Ptosis is a condition in which the upper eyelid droops over the eye. In some cases, it can interfere with your vision. The condition impacts older individuals but it can happen in kids also. Ptosis eyelid [หนังตาตก, which is the term in Thai] can happen in one eye or both eyes at the same time.
Symptoms of Ptosis
The most noticeable sign of ptosis is drooping of the eyelid. Other signs and symptoms consist of:
- Difficulty shutting the eye or blinking
- Eye fatigue
- Trouble seeing, due to this, an individual may turn their head back in order to see under the eyelids
Kids with ptosis might have extra signs, such as:
- Amblyopia, in some cases, is called careless eye because one eye appears to look off in the different direction
- Blurred, double, or altered vision
- Farsightedness, nearsightedness, or astigmatism
- Frustrations, eye stress, or lightheadedness
Reasons as well as Threat Factors
In grownups, ptosis is often brought on by typical aging. Aging can create the eyelid muscles, called levator muscles, to compromise.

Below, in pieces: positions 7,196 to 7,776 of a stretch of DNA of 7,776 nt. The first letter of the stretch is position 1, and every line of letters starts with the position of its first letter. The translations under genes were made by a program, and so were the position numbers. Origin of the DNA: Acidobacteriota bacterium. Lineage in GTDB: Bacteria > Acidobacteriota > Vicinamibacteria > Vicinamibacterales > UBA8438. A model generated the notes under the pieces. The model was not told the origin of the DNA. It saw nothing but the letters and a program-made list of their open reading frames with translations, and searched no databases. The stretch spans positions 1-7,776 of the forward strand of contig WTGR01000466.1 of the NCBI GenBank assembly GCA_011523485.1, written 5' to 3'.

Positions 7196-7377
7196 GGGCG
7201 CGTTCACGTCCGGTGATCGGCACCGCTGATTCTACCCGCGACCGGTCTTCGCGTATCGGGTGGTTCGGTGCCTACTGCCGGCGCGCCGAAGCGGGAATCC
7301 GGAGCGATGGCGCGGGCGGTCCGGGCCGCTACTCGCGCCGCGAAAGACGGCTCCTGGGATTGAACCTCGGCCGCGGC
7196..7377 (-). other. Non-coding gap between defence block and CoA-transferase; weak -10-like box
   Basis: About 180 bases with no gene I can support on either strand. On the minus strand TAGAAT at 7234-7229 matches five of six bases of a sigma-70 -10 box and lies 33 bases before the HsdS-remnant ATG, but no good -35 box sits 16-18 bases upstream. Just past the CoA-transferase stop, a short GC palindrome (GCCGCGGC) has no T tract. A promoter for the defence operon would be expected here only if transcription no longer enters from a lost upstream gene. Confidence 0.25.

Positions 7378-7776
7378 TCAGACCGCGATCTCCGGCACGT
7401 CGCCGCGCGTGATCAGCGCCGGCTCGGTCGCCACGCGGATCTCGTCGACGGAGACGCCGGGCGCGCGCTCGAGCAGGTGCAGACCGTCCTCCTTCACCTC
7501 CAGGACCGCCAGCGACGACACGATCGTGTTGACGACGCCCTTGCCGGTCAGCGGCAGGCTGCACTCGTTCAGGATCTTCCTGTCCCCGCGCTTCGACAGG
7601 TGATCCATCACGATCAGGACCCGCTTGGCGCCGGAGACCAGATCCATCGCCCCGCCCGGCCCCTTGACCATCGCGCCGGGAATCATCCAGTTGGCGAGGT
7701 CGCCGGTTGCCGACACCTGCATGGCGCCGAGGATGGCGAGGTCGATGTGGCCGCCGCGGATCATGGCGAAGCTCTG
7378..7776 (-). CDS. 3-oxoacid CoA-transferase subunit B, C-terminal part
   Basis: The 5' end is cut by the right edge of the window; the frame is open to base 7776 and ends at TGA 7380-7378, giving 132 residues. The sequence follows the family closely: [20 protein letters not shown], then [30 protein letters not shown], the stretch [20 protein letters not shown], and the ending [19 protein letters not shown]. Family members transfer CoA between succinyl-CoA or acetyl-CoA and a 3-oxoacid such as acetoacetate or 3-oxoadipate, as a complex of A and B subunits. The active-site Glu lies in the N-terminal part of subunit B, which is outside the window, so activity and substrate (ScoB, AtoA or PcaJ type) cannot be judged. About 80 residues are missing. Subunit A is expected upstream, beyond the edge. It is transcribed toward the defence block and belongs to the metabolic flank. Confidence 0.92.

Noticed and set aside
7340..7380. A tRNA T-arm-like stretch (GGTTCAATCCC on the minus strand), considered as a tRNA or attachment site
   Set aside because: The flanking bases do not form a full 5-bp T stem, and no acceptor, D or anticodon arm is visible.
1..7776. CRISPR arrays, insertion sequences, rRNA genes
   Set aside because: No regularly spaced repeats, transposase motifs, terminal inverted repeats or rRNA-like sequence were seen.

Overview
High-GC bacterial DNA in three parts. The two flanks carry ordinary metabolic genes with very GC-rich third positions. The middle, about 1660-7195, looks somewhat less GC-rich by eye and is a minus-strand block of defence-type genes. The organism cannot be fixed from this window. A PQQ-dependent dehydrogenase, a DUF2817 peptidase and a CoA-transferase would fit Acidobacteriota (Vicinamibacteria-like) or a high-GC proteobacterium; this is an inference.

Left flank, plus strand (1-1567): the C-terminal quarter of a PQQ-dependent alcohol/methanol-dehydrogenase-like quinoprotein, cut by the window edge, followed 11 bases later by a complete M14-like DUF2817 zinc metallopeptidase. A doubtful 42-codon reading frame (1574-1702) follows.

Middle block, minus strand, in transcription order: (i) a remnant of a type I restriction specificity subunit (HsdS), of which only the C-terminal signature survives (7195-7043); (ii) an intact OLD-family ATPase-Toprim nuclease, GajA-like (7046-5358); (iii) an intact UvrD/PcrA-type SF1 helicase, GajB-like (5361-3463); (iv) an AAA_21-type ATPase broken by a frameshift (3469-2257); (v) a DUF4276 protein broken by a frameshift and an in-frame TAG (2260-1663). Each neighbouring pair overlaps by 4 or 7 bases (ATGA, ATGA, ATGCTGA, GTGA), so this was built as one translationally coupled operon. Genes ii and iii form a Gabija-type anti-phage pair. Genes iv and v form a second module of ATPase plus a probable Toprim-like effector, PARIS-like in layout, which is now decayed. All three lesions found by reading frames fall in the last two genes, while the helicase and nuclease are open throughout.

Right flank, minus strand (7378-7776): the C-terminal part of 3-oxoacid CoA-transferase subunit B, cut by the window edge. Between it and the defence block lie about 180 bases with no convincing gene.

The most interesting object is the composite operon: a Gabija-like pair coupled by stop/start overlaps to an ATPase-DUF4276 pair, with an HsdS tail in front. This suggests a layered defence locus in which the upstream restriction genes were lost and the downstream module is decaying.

Occasionally individuals are born with ptosis. This is called genetic ptosis. Hereditary ptosis might be caused by problems with the brain or nerves that lead to a weak point in the eyelid muscles. Youngsters born with an injury or abnormality that impacts the eyes might likewise have ptosis.
People with eye growths, a background of stroke, diabetes, cancer, as well as neurological disorders are at threat for developing ptosis.
Cosmetic therapy with Botox, or botulinum toxin A, can sometimes cause ptosis. If you are interested in getting Botox treatments, make sure to discover a skilled practitioner.
An ophthalmologist will diagnose ptosis by examining your eyelids closely. They will determine the height of your eyelids, as well as the strength of the eyelid muscle.
They may additionally execute an electronic visual field examination to see if your vision is regular. In a visual area examination, you are asked to consider a collection of flashing lights in equipment, without moving your eyes. When you see a light, you push a button.